4. Methodology

Figure 2 presents an overview of the experiment. The dataset was preprocessed into ten different scenarios. Each scenario was tailored to suit specific classifiers. To validate the model during training, stratified 10-fold cross-validation was used. The classifiers were then evaluated in terms of accuracy, precision, recall, and F1 score. To utilize BERT as a classifier in some scenarios, we translated the multilingual dataset into English.

4.1 Preprocessing

Several preprocessing steps need to execute before extracting features from the tweets data.

  • 1) Number of tweets filtration

    We removed text data from less than 17 sampled tweets from the dataset. Bot-generated tweet data that consist of the same recurrence sentence and URL are removed as well.

  • 2) Multilingual text translation

    The multilingual text in the dataset was translated into English for some experiment scenarios.

  • 3) Text cleaning

    We performed several text cleaning methods to ensure that the model learned appropriate data. Several steps were performed, including retweet removal, URL removal, removal of more than three consecutive characters, changing the username to “user” token, changing numbers to “number” token, and acronym elaboration (such as changing “I’ve” to “I have”).

4.2 Feature Extraction

We applied several feature extraction methods to find the best linguistic features that suit the data and model.

  • 1) N-gram

    As stated in [10], multiple languages are much more comparable through character N-grams. Thus, character N-grams were extracted from the multilingual dataset. For the English-translated dataset, word N-grams were extracted. All N-grams were associated with their TF-IDF values.

  • 2) Linguistic inquiry and word count

    In some scenarios, 88 features of the LIWC were extracted from the dataset. These features map words to the psycholinguistic categories as a ratio.

  • 3) Word embedding

    We apply word embedding to every deep learning approach. It is used to convert text into a meaningful vector of numbers. For CNN, 300 dimensions global vectors (GloVe) [11] pre-trained word embeddings. For the BERT model, we used WordPiece word embedding.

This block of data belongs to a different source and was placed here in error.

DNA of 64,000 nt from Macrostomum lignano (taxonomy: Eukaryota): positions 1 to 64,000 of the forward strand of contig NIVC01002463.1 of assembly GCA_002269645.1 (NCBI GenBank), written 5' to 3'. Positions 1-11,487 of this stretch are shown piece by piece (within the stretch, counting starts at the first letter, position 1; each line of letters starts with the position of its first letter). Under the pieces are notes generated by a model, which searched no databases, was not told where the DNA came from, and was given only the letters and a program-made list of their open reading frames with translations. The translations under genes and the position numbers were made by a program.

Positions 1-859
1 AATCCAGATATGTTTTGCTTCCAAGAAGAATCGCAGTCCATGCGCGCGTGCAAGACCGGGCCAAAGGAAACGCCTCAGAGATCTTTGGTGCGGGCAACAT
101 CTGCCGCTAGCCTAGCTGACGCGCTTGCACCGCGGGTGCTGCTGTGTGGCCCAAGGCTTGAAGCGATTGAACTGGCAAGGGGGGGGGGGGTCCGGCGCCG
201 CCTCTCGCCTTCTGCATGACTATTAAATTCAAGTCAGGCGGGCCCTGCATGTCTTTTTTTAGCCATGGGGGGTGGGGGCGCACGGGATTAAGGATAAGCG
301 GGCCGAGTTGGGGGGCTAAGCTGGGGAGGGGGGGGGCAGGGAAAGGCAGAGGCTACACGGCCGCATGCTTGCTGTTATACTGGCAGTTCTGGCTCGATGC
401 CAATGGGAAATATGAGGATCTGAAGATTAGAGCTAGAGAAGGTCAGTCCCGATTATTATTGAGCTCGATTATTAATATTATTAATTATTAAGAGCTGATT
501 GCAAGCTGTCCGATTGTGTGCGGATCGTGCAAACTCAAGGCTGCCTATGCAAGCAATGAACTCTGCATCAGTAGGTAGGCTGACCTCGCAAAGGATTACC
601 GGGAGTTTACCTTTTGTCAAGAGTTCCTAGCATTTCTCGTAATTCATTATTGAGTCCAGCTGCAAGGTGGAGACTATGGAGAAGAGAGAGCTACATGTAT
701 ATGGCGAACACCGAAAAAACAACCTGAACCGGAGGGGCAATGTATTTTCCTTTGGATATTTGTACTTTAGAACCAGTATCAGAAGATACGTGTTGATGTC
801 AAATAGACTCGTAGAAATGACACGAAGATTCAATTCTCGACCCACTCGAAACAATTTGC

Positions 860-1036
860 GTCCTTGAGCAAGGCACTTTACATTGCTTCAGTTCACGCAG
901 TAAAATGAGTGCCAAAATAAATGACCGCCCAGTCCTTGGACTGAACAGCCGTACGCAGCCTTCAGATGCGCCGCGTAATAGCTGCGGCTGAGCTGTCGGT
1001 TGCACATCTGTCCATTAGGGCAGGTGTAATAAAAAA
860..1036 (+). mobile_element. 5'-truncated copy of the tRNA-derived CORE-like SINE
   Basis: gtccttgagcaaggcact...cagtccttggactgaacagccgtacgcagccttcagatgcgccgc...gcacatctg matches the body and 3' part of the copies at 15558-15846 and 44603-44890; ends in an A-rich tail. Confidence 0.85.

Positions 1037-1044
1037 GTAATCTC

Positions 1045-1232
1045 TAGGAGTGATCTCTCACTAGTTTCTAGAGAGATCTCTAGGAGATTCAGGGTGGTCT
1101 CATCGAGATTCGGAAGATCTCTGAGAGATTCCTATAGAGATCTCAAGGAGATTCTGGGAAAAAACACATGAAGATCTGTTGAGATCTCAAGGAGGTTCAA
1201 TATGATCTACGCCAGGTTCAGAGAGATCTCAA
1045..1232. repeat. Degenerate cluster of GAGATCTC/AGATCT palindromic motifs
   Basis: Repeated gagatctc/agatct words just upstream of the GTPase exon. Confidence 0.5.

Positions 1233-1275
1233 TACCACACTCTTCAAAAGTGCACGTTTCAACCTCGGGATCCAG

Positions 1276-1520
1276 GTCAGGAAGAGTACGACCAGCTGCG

• 4) Analysis of variance (ANOVA)

    In some scenarios, ANOVA was used as the univariate feature selection method. The top 2,000 best F-value features were selected.

  • 5) Text split

    The BERT classifier had a maximum input sequence length of 512. To handle this, in some scenarios, the concatenated tweets of each user were split into single tweets. The binary labels of the concatenated tweets were then spread to all the single tweets.

  • 6) Data augmentation

    Easy data augmentation (EDA) was used to increase the number of training data in some scenarios. EDA yields strong results for smaller datasets [12].

4.3 Classifier

Various classifiers were tested and compared. For the BERT classifier, we compared the fine-tuning approach and the feature-based approach [13]. The classifiers were SVM, CNN, BERT, BERT-Logistic Regression (BERT-LR), and BERT-SVM.

The WordPiece embedding tokenized the concatenated tweets into token sequences of various lengths. Of the 791 concatenated tweets, 525 had fewer than 400 tokens (Figure 3). Thus, for the configuration of a maximum input sequence in the BERT variants, a length of 400 was used.

The text split method separates the concatenated tweets into individual tweets for each user. For scenarios that included the text split method, the WordPiece embedding tokenized tweets have mostly around 80 tokens (Figure 4). Overall, 7,547 of the 7,690 total tweets had less than 80 tokens. Therefore, for BERT variants that used text splits, a maximum input sequence length of 80 was used.